employment, it posted an annual employment growth rate of 14.7 percent, the
strongest in the nation. As a result, venture capital backed companies with head-
quarters in Pennsylvania generated more than 167,000 jobs between 2003 and
2005. During the same period, venture capital backed companies headquartered
in Texas added nearly 140,000 jobs. While California was the nation’s leading
state by employment at venture backed companies, it ranked third nationwide
in jobs added between 2003 and 2005 at 111,400 and posted a 2.5 percent annual
growth rate in employment. Georgia and Washington also posted substantial job
gains between 2003 and 2005, adding 79,000 jobs and 66,800 jobs, respectively,
as a result of investments made by venture capital backed companies headquar-
tered there.

Employment at Venture Capital Backed Companies


Headquartered in the State
Net Change 2003-2005

200,000
167,000

150,000 139,400

111,400

100,000
79,000
66,800

50,000

0
Pennsylvania Texas California Georgia Washington

Data are rounded.

20 Venture Impact—The Economic Importance of Venture Capital Backed Companies to the U.S. Economy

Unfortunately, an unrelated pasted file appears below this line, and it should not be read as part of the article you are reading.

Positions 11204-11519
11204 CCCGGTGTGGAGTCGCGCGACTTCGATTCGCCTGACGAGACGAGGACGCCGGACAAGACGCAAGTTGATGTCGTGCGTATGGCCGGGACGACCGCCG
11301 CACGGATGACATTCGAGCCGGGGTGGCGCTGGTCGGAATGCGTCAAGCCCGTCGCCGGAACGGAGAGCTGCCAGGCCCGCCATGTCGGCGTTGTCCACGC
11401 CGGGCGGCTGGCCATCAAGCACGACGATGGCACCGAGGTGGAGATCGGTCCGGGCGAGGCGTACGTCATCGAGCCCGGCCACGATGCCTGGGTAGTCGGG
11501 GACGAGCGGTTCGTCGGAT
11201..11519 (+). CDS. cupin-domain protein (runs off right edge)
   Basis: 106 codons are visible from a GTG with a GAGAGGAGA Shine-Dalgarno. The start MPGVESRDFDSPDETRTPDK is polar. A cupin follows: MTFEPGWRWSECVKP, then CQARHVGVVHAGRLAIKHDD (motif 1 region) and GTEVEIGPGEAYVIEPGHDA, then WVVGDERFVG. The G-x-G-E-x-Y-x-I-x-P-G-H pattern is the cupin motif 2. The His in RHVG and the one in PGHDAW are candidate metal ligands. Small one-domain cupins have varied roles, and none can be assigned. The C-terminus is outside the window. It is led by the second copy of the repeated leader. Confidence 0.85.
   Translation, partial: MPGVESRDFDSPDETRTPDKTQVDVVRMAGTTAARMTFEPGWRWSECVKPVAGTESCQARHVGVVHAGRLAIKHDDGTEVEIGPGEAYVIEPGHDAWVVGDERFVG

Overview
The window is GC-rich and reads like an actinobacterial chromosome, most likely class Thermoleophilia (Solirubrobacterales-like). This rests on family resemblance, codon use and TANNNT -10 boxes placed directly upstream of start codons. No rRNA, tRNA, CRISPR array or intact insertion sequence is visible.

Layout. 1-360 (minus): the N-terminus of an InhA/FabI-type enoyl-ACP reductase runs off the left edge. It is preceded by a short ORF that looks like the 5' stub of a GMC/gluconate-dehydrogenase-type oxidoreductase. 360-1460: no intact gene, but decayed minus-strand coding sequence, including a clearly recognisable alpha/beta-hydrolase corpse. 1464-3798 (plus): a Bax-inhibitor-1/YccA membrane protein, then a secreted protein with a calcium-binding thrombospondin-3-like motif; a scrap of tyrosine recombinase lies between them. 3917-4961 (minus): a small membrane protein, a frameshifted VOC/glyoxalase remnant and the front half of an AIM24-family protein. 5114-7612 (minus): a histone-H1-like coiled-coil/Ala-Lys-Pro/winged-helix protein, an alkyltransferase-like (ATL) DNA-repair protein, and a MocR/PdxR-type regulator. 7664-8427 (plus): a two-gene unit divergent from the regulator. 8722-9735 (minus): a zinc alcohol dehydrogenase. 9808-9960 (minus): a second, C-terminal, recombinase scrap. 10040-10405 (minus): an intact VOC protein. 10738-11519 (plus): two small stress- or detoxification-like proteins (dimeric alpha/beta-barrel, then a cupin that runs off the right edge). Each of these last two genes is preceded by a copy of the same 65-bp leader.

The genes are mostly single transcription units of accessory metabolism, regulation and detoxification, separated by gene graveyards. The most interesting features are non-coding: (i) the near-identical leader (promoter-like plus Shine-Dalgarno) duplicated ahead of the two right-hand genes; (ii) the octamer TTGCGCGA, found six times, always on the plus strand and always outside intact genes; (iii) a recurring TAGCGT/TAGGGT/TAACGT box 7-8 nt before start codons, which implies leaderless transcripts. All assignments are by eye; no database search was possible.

Venture Capital Supports Sales
Across the Country

V
enture capital backed companies generate sales nationwide. California,
Texas, Washington, Pennsylvania, and Massachusetts topped the list
of states by revenue generated by venture capital backed companies
headquartered in the state.

Revenue by Venture Capital Backed Companies Headquartered in the State


2003-2005

Growth Rate of
Revenue at Revenue at
Venture Capital
Venture Capital Venture Capital
Rank State Backed Companies’
Backed Companies Backed Companies
Revenue
2003 2005
CAGR* 2003-2005
1 California $397.3 billion $506.8 billion 12.9%
2 Texas $219.6 billion $274.0 billion 11.7%
3 Washington $100.4 billion $127.4 billion 12.6%
4 Pennsylvania $92.3 billion $112.8 billion 10.6%
5 Massachusetts $91.4 billion $111.7 billion 10.6%
6 Georgia $87.7 billion $109.2 billion 11.6%
7 New York $72.5 billion $87.4 billion 9.8%
8 Virginia $69.5 billion $82.9 billion 9.2%
9 Tennessee $59.4 billion $71.6 billion 9.8%
10 Florida $57.9 billion $68.9 billion 9.1%
11 Minnesota $52.6 billion $65.0 billion 11.2%
12 Connecticut $41.1 billion $53.9 billion 14.5%
13 New Jersey $39.2 billion $48.1 billion 10.7%
14 Illinois $29.2 billion $36.8 billion 12.3%
15 Maryland $28.0 billion $30.6 billion 4.6%

*CAGR = Compound Annual Growth Rate

Venture Impact—The Economic Importance of Venture Capital Backed Companies to the U.S. Economy 21
Venture capital backed companies headquartered in California led the nation by
sales from venture capital supported companies at $506.8 billion in 2005. Second
ranked Texas posted venture backed sales of $274.0 billion, while Washington